• The Lady From Zagreb
  • Prayer
  • A Man Without Breath
  • Prague Fatale
  • Field Gray
  • If The Dead Rise Not
  • A Quiet Flame
  • The One From The Other
  • Berlin Noir
  • Hitlers Peace
  • A Philosophical Investigation
Prague Fatale

September 1941: Reinhard Heydrich is hosting a gathering to celebrate his appointment as Reichsprotector of Czechoslovakia. He has chosen his guests with care. All are high-ranking Party members and each is a suspect in a crime as yet to be committed: the murder of Heydrich himself.

Indeed, a murder does occur, but the victim is a young adjutant on Heydrich’s staff, found dead in his room, the door and windows bolted from the inside. Anticipating foul play, Heydrich had already ordered Bernie Gunther to Prague. After more than a decade in Berlin's Kripo, Bernie had jumped ship as the Nazis came to power, setting himself up as a private detective. But Heydrich, who managed to subsume Kripo into his own SS operations, has forced Bernie back to police work. Now, searching for the killer, Gunther must pick through the lives of some of the Reich’s most odious officials.

A perfect locked-room mystery. But because Philip Kerr is a master of the sleight of hand, Prague Fatale is also a tense political thriller: a complex tale of spies, partisan terrorists, vicious infighting, and a turncoat traitor situated in the upper reaches of the Third Reich.

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Kerr elevates Prague Fatale from a standard police procedural (albeit one with a unique historical setting) to a thriller with greater scope and more complex ramifications....Above all, this latest addition is clever and compelling, proving once again that the Bernie Gunther books are, by a long chalk, the best crime series around today.
The Daily Beast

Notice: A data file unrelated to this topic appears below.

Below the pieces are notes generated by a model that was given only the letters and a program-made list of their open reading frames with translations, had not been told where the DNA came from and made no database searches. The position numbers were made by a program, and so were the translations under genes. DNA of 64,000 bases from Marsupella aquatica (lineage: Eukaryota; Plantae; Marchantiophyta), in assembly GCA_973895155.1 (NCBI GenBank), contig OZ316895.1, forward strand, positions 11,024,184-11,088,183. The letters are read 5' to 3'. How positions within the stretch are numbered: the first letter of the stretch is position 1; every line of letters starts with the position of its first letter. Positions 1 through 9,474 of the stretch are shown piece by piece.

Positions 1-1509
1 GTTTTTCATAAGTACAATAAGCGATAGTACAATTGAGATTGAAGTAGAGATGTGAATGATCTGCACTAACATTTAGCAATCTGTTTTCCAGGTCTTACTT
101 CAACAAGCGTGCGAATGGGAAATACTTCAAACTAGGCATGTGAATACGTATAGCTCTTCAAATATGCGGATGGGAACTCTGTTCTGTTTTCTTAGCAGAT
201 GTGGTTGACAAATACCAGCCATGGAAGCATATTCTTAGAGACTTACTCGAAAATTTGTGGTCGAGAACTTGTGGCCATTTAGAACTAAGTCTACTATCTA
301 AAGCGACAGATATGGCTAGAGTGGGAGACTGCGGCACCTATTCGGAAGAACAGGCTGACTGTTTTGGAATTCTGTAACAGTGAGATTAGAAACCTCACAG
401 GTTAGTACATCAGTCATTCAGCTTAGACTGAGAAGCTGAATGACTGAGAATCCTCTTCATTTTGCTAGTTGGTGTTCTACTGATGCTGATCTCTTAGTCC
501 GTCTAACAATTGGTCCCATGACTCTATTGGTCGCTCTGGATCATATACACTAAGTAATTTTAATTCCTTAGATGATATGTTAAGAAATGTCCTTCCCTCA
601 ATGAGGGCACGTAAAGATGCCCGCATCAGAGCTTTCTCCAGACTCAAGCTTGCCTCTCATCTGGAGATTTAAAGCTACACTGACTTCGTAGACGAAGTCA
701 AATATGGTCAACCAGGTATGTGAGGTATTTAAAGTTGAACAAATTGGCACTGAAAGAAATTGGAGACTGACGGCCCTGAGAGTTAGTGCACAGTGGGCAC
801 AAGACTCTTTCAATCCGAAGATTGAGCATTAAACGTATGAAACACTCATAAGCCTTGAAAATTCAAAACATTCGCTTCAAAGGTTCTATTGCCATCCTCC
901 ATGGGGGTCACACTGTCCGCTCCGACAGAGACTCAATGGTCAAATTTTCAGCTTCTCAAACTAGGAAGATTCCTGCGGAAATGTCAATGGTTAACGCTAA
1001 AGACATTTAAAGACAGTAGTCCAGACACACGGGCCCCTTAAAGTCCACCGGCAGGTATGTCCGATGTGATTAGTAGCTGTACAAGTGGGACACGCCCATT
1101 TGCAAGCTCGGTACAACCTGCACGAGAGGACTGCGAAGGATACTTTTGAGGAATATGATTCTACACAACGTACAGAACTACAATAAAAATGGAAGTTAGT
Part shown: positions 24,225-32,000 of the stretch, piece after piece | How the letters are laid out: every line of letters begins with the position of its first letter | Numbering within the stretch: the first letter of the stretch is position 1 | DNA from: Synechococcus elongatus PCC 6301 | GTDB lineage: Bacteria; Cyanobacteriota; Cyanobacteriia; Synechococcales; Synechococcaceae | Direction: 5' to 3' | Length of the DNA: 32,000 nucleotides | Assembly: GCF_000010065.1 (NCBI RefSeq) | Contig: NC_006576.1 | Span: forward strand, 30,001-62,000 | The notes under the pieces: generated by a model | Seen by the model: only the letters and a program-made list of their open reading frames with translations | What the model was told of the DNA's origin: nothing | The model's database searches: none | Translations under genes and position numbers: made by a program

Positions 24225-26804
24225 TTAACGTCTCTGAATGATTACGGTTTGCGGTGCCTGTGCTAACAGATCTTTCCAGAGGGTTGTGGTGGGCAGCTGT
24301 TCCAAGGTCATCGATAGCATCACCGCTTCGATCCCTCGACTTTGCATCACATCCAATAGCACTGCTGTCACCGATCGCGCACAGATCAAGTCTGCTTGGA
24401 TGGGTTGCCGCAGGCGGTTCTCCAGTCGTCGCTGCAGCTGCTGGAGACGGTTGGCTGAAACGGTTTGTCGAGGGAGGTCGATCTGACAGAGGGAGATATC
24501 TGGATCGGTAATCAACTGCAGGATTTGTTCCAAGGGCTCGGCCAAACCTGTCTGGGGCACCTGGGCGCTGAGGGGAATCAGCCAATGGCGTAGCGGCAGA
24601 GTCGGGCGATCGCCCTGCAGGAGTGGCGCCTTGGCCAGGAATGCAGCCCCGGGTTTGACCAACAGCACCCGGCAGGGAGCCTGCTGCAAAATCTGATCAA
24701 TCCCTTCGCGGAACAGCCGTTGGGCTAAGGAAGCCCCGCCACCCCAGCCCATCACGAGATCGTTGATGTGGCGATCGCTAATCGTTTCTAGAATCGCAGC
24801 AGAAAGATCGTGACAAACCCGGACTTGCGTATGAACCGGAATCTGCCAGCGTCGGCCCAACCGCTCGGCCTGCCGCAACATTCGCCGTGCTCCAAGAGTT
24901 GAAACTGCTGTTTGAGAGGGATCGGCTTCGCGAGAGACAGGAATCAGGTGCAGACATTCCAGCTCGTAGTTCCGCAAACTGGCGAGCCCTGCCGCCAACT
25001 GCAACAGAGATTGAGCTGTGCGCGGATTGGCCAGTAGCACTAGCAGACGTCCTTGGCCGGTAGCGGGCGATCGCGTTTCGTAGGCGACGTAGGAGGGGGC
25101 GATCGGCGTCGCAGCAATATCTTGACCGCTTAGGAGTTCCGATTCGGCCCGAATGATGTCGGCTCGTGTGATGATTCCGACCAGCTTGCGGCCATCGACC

As is the custom in such locked-room whodunits, everyone is a suspect; but because they're members of the SS. Bernie faces more perils than Hercule Poirot might have encountered. After an initially playful approach, Kerr steers his country house mystery into the darker territory of a political thriller - the kind of locked room from which there really is no way out.
Marilyn Stasio, The New York Times Book Review
Rather than a cup of tea, reach for a stiff single malt as Kerr's haunting and disturbing images evoke the darkest moments of Nazi terror in this trenchant, melancholy thriller, the eighth in the Bernie Gunther series.
Kansas City Star
"[Kerr] is absolute master of the genre; no one writing in English bests him, not David Downing or Jonathan Rabb, not even Alan Furst...Lovers of literature should learn to love Bernie"
Louisville Courier-Journal
One of the finest entries yet in Kerr's series of Bernie Gunther historical thrillers
Kirkus Reviews
Stellar. . . Kerr effectively works dark humor into Gunther's weary narration, and the ending packs the wicked bite his readers have come to anticipate.
Publishers Weekly
Kerr has written close to a dozen novels featuring Gunther and has yet to write a bad one. His latest is a grim, gripping, and almost overwhelmingly dark and brooding tale of life in the decaying Reich as Nazi Germany lurches toward its ultimate destruction. Although part of a series, Prague Fatale stands alone quite well.
Library Journal